Was Vietnam like this? Every month, it seems, heavier and heavier tomes about the Iraq War are deposited on the nation’s bookshelves. Although they all have different wrinkles and unique takes on the subject, they can mostly be boiled down to a number of boldface observations, worthy of much discussion on the talk shows and blogs which have to pass for the common square these days:
1) How We Screwed Up
2) Who Screwed Up
3) We Need To Stop Screwing Up
By the time this is all over—a helpful piece of prognostication which has yet to show up in any of these tomes—the Iraq War could well end up being the most documented foreign-policy disaster in American history; and all of it being done while the fiasco was still going on.
Winning the Right War
by Philip H. Gordon
September 2007, 224 pages, $24
Which brings me to yet another one of these books on the disaster, Philip H. Gordon’s Winning the Right War, which is worthy of your attention for a couple of reasons. First, Gordon doesn’t feel he needs to waste a lot of time on screwup nos. 1 and 2, rightly figuring that this is well-plowed territory at this stage. Second, he’s interested in finding a solution, not just pointing out how far we currently are from one. Gordon’s not much of an ideologue, being a senior fellow for foreign policy at the Brookings Institute who once served on the National Security Council and now teaches graduate classes in international studies at Johns Hopkins and pens learned prose on the world situation in his spare time. In short, he’s a wonk, but strangely for his species one who also seems interested in communicating with people who don’t live and die by the latest policy papers or declassified intelligence documents. His book is a briskly-written, short (160-odd pages, not including notes), pocket-sized manual for a foreign policy based not on bluster or ideology but in rationality and smart self-interest.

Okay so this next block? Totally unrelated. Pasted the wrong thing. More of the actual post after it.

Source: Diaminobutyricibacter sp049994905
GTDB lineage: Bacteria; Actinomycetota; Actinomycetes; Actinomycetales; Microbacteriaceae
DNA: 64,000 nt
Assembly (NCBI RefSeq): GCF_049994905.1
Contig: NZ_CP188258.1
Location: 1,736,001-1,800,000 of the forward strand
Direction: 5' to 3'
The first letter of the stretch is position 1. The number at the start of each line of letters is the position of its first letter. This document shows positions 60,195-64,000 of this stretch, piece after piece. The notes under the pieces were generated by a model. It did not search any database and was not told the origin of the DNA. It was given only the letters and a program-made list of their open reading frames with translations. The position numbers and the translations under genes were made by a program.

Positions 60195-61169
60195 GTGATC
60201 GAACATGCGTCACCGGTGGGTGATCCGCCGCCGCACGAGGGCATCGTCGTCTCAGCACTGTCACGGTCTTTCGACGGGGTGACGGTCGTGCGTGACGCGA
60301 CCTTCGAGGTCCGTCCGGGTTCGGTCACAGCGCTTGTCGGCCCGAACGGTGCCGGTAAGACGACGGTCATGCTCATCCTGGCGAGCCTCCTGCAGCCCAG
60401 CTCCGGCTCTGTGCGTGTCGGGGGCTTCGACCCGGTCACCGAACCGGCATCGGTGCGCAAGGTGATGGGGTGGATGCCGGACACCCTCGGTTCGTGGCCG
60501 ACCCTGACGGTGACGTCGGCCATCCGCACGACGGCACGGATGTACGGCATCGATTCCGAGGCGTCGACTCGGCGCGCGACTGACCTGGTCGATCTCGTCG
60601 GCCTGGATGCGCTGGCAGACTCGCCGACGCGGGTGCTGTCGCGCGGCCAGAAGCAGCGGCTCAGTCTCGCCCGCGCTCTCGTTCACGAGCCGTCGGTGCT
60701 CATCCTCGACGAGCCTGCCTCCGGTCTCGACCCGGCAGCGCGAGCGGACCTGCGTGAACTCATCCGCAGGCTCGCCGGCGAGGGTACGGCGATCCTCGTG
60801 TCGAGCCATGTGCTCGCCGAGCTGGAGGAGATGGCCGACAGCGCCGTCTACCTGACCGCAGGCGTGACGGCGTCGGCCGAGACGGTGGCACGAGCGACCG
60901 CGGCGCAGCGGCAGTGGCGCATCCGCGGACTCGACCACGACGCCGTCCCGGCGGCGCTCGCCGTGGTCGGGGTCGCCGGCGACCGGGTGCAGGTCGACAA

As is clear from the title, the main thrust of Winning the Right War is identifying where we went wrong and how to steer us back onto the right course. Or, as Gordon simply puts it, “The war on terror has not gone as planned because President Bush launched the wrong war.” The wrong war (meaning, for the most part, our interminable military adventure in Iraq) was launched, Gordon writes, because the threat was misunderstood at a fundamental level. When the president mischaracterizes the reasons behind the terrorist acts that launched the war in such a basic way by thinking it happened because “they hate our freedom,” it’s difficult to see how anything could proceed correctly afterward.
Gordon persuasively argues that that misunderstanding by both Bush and his neo-con enablers helps feed into their (incorrect, he thinks) belief that the struggle against terrorism is an epochal one with no greys to be seen. He quotes arch neo-con Richard Perle and former Bush speechwriter David Frum from their book An End to All Evil—whose absurd title really says it all—saying that in the fight against terrorism there is not only “no middle ground” but only two choices for an end result: “victory or holocaust.” A better way of going about things just might be understanding that such juvenile oversimplifications will give us nothing but unending fear and disappointment. In strong, simple strokes, Gordon lays out the case for a long-term, Cold War-styled campaign against terrorism which utilizes every power at our disposal—economic, cultural, and diplomatic—to showcase America as a country to be admired instead of just feared, instead of our current approach of monolithic militarism. He also suggests, in not so many words, that some people need to just grow up: “Like violent crime, deadly disease, and other scourges, [terrorism] can be reduced and it can be contained, but it is unlikely ever to be totally eliminated.”
Gordon’s book is quite likely to be ignored by both sides in the debate, too gloomy for the pro-war folks (though, as we’ve recently heard, they don’t like to read anyway), and not nearly angry enough for the Get Out Now crowd. But that’s the problem with enourmous bloody clusterfucks like Vietnam and Iraq—people tend to get emotional.
Read the introduction to Winning the Right War here.
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